“They’re proud as a group, but they also want it to be a recognition of the bravery of Syrian civilians that have been under bombardment for the last four years, and also a recognition of rescue workers worldwide.”

In the interview above with Hareh, conducted by Islamic Relief Worldwide less than 48 hours before his death on Aug. 11 and shared exclusively with Devex, he points out the most pressing obstacles for the volunteers — a lack of fuel, coupled with “nonstop” airstrikes — and describes the difficulty of rescuing victims in densely urban and civilian-occupied Aleppo. Islamic Relief Worldwide is among the organizations that has said it nominated the White Helmets for the Nobel prize.

Another kind of disaster

When the Syrian civil war began in 2013, the international development community working in and around Syria struggled with dwindling resources and supply routes increasingly choked by aid-hostile regime forces. A former official at the Foreign and Commonwealth Office of the United Kingdom at the time, Le Mesurier was working for a stability consultancy in Turkey.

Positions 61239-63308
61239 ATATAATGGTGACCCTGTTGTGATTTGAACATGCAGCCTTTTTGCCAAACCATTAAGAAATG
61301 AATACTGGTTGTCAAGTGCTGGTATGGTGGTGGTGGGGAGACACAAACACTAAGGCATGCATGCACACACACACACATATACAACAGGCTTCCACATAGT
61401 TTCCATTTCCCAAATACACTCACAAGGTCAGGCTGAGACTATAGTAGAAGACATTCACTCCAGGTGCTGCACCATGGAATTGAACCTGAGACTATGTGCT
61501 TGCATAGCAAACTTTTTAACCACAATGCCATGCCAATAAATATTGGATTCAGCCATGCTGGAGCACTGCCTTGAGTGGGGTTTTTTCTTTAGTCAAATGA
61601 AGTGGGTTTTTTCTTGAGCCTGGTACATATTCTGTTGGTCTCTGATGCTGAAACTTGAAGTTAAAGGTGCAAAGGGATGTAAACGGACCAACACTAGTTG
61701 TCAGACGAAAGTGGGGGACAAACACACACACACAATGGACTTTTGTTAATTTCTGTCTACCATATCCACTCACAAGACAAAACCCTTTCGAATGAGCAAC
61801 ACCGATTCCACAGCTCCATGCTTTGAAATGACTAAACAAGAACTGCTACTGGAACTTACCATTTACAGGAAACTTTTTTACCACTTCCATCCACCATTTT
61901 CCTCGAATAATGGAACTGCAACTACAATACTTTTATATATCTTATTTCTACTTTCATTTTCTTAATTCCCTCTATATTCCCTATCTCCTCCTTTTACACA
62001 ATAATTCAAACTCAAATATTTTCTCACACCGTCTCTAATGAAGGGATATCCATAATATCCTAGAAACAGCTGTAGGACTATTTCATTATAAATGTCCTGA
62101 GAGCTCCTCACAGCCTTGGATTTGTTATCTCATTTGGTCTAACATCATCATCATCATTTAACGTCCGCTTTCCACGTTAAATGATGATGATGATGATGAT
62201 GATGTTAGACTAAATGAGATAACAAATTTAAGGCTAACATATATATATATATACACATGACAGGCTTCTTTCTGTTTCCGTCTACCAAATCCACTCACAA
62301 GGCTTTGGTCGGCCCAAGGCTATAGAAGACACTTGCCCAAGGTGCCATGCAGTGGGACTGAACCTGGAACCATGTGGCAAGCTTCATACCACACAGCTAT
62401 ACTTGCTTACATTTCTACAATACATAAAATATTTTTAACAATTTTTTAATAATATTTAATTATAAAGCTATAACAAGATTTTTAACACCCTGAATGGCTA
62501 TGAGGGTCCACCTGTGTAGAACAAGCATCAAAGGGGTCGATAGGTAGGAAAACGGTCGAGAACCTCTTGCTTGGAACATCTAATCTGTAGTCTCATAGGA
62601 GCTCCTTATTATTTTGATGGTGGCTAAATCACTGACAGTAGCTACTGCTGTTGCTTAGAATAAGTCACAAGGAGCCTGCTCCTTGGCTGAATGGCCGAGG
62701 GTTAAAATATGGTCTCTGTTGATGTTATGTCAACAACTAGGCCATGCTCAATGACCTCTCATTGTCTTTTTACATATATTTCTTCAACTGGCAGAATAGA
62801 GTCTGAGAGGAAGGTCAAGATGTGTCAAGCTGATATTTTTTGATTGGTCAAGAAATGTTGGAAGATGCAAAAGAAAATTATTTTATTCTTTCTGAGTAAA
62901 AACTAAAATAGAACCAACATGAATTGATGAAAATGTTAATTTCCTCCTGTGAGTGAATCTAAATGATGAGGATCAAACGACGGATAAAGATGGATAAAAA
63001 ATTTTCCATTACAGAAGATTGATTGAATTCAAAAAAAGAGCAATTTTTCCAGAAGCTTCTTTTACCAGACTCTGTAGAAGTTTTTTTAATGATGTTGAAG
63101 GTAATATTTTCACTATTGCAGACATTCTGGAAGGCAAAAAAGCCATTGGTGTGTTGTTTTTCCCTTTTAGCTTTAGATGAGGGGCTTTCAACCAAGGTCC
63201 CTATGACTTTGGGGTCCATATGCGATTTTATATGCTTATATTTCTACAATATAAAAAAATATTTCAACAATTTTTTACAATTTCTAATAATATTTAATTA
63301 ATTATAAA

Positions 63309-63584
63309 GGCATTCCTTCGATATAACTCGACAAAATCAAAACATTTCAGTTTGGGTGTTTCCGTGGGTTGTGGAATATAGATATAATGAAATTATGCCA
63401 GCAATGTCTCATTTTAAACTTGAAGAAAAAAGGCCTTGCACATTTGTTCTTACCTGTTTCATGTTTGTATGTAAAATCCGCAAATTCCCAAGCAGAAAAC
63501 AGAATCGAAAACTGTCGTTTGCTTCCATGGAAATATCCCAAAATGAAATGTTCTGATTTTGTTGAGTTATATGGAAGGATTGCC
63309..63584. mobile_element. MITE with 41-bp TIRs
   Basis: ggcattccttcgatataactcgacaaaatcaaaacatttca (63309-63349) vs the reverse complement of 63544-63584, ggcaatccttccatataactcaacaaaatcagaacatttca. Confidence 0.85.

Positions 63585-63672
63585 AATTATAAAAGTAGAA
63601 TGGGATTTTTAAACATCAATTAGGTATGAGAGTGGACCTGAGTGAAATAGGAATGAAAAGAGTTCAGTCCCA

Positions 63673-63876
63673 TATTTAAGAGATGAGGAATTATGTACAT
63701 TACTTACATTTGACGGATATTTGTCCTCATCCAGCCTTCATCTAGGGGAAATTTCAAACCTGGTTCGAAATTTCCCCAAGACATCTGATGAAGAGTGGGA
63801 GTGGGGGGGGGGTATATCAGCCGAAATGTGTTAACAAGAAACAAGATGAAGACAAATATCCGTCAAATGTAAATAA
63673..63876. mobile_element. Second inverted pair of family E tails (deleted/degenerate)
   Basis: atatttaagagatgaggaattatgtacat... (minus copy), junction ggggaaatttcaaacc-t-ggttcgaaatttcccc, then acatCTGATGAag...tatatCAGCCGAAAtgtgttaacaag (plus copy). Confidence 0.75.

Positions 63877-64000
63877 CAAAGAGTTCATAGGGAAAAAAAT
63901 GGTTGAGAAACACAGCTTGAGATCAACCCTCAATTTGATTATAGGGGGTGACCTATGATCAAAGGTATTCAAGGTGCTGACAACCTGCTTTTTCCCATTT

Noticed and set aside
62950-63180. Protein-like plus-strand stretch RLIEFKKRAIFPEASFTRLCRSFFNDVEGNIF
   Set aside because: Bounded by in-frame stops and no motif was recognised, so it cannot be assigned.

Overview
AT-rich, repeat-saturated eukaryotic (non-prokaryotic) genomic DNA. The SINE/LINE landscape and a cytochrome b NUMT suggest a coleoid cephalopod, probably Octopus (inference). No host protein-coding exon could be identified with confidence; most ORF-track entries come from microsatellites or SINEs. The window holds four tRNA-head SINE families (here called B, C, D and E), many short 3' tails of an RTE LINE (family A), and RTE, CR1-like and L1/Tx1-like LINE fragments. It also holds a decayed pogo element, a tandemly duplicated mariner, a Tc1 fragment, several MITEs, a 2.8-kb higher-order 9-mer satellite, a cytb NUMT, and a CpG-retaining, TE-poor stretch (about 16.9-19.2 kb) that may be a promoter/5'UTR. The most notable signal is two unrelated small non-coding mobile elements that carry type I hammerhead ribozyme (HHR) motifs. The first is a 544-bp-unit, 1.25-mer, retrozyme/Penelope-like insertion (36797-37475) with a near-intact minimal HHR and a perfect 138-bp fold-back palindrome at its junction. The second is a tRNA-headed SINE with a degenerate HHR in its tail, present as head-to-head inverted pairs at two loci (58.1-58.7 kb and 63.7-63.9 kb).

“We came up with the idea of training a community in Aleppo using earthquake rescuers from Turkey, because we thought if there are people who are able to rescue people from a building that’s collapsed from an earthquake, they must be able to rescue somebody from a building that’s collapsed as a result of a bomb or attack,” he told Devex.

Le Mesurier visited the the local earthquake rescue team in Istanbul and with them put together a very short training syllabus. “Then we pulled some people out of Syria [to be the first volunteers] and trained a small team,” he said.